A first birthday is exciting, but why are we making such a big deal about this here on Emmett's Journey? Well, last August one of Emmett's specialists gave him only five to six months to live. His lead specialist said that his lifespan had the potential to be much longer (well, much longer relative to six months), but certainly five to six months was a timeline that shook us all to the core. The silence was deafening. That is why we have celebrated Emmett's birthday each and every month since.
September, October, November, December, January, February, March ...
When I was a kid in grade school math was a huge challenge to me but I struggled, persevered, and worked hard. As a result my addition is pretty solid and I know that Emmett has passed that first timeline. Unfortunately, it is not because the specialist was wrong; they were probably very right. But, through the miracle of science, the power of prayer, and the love of his parents - Emmett is stronger now than he was at five months of age.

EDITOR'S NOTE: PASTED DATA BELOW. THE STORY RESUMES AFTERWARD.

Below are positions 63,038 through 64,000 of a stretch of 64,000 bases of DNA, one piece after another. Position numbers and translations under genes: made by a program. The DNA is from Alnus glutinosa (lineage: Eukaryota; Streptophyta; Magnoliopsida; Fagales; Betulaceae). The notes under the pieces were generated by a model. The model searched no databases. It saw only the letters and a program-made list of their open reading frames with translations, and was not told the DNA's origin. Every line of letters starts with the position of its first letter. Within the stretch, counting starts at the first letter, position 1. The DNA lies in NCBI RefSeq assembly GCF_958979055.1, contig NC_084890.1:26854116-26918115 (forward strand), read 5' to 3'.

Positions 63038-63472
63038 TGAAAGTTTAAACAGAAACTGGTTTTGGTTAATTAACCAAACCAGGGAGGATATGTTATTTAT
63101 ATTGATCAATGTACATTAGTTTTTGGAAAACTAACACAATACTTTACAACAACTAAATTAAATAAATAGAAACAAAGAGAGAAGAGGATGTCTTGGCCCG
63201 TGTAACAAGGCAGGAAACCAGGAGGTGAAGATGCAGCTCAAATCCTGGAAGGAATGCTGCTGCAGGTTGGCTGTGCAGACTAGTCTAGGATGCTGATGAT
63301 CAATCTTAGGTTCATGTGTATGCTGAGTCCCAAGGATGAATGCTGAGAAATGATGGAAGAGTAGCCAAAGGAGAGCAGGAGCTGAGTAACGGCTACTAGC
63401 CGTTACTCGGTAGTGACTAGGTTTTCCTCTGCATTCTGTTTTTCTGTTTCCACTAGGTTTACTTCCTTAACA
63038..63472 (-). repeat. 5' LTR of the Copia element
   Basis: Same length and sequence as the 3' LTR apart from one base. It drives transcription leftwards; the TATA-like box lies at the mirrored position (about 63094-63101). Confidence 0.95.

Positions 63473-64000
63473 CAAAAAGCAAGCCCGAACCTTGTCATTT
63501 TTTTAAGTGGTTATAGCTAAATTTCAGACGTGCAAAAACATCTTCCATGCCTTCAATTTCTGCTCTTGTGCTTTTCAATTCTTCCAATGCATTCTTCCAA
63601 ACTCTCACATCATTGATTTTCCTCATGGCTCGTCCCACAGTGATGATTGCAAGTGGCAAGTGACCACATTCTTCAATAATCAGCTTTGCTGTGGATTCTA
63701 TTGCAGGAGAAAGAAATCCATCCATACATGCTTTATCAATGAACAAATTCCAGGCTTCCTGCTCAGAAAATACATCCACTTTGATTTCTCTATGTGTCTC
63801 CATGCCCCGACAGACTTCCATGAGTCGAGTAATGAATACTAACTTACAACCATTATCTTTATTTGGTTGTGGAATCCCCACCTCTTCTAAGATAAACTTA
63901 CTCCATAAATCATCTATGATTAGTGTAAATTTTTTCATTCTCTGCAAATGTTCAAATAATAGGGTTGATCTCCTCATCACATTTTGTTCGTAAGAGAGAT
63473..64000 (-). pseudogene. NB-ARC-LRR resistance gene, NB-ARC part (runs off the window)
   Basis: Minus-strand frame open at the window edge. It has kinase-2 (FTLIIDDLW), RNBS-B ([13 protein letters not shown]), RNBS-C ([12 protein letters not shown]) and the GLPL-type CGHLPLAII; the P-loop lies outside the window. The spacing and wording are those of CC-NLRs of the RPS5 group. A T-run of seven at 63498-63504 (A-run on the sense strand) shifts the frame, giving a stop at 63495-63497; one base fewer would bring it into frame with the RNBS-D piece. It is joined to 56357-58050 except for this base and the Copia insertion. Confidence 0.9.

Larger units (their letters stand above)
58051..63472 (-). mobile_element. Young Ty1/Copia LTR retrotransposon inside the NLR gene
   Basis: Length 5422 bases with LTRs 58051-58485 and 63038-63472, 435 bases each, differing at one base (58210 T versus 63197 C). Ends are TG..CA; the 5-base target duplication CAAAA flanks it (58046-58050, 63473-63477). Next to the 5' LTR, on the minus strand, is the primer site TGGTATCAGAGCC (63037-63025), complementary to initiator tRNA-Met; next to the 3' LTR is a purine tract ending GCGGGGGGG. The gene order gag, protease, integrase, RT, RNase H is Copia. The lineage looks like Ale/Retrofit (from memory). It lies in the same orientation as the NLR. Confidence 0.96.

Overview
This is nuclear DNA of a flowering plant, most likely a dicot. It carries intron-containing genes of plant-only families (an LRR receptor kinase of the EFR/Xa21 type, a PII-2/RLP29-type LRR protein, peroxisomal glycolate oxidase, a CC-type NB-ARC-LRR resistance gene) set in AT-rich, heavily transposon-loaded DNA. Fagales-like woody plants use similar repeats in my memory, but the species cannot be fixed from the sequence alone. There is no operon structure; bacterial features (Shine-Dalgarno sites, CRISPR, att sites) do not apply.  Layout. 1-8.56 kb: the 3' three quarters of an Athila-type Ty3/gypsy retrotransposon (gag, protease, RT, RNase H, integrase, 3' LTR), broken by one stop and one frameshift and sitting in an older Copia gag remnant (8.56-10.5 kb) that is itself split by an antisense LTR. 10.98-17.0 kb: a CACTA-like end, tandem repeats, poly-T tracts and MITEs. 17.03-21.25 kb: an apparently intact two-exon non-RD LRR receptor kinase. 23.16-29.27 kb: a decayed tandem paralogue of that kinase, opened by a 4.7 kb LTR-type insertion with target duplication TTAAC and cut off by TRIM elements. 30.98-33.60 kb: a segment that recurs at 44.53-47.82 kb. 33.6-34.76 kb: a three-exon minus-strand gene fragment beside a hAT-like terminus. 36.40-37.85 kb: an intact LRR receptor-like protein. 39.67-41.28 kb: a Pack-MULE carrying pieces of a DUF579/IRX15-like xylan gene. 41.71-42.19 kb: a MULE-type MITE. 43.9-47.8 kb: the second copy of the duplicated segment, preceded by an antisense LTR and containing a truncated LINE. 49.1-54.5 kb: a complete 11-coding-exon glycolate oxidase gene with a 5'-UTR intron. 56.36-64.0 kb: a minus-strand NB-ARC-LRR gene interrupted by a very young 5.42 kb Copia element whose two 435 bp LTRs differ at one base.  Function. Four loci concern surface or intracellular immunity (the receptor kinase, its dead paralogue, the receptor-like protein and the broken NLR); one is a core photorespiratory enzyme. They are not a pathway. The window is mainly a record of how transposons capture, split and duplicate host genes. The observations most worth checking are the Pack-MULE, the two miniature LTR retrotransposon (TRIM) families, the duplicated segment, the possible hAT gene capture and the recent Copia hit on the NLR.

Spinal Muscular Atrophy, Type One is a challenging and terrifying disease. This SMA can strike at any age IF you have the right (I should probably say wrong) genetics. Both parents have to be carriers, and if they are then there is a 1:4 chance that their children will have SMA and a 2:4 chance that they will be SMA carriers but won't actually have the disease themselves. Scarey odds! If the disease presents itself before the child is six months old, then it is identified as Type 1. Emmett displayed symptoms before his diagnosis at five months but we didn't know what they were. Neither did the professionals during his check ups. It wasn't their fault. The highly trained nurses in the baby clinics and the family practice GP's saw a little boy who was demonstrated delayed development. SMA Type 1 would fall into a category of rare diseases that many medical practitioners may never see in their careers. Parents see their little one 24/7 and must be vigilant and push. And we've said before, when their GP did observe what concerned Alisha and Josh, Emmett was in to a paediatrician in less than 24 hours.
The one question that we have heard most often is "What is SMA, Type 1?". SMA being Spinal Muscular Atrophy. Here is another of my attempts to try to describe it. With almost no scientific phrases.